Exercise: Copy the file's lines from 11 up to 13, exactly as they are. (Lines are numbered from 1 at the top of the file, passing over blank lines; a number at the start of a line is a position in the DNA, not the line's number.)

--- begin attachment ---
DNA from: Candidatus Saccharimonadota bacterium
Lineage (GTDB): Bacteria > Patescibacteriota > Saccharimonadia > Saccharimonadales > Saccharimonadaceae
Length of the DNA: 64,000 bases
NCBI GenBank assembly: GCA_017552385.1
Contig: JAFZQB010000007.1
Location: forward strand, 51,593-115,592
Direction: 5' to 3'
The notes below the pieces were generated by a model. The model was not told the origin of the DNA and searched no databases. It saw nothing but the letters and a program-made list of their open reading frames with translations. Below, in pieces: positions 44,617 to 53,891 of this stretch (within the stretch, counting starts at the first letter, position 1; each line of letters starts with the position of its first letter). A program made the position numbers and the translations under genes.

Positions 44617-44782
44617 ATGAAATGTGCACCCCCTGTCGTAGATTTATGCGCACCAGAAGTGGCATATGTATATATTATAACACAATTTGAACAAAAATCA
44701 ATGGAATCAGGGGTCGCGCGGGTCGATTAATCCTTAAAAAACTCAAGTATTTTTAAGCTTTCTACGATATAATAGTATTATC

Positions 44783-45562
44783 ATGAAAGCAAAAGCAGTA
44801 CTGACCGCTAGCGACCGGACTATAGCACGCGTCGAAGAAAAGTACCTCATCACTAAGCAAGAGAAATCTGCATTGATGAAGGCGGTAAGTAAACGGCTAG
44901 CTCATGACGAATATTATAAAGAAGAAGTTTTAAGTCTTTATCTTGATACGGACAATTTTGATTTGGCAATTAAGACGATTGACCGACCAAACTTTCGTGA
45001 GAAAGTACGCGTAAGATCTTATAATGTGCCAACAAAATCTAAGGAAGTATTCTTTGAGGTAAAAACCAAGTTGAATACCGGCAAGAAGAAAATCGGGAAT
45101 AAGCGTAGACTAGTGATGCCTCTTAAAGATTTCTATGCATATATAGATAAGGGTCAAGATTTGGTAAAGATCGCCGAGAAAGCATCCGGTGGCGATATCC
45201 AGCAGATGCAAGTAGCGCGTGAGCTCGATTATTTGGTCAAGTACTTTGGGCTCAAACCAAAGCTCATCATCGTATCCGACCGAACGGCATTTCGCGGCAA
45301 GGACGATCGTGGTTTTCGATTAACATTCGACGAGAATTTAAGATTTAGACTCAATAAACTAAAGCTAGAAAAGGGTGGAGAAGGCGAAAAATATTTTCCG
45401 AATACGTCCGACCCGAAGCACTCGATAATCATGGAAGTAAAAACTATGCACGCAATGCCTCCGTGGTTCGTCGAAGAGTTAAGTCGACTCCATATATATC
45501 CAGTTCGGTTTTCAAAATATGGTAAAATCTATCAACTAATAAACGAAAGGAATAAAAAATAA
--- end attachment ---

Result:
44701 ATGGAATCAGGGGTCGCGCGGGTCGATTAATCCTTAAAAAACTCAAGTATTTTTAAGCTTTCTACGATATAATAGTATTATC

Positions 44783-45562
44783 ATGAAAGCAAAAGCAGTA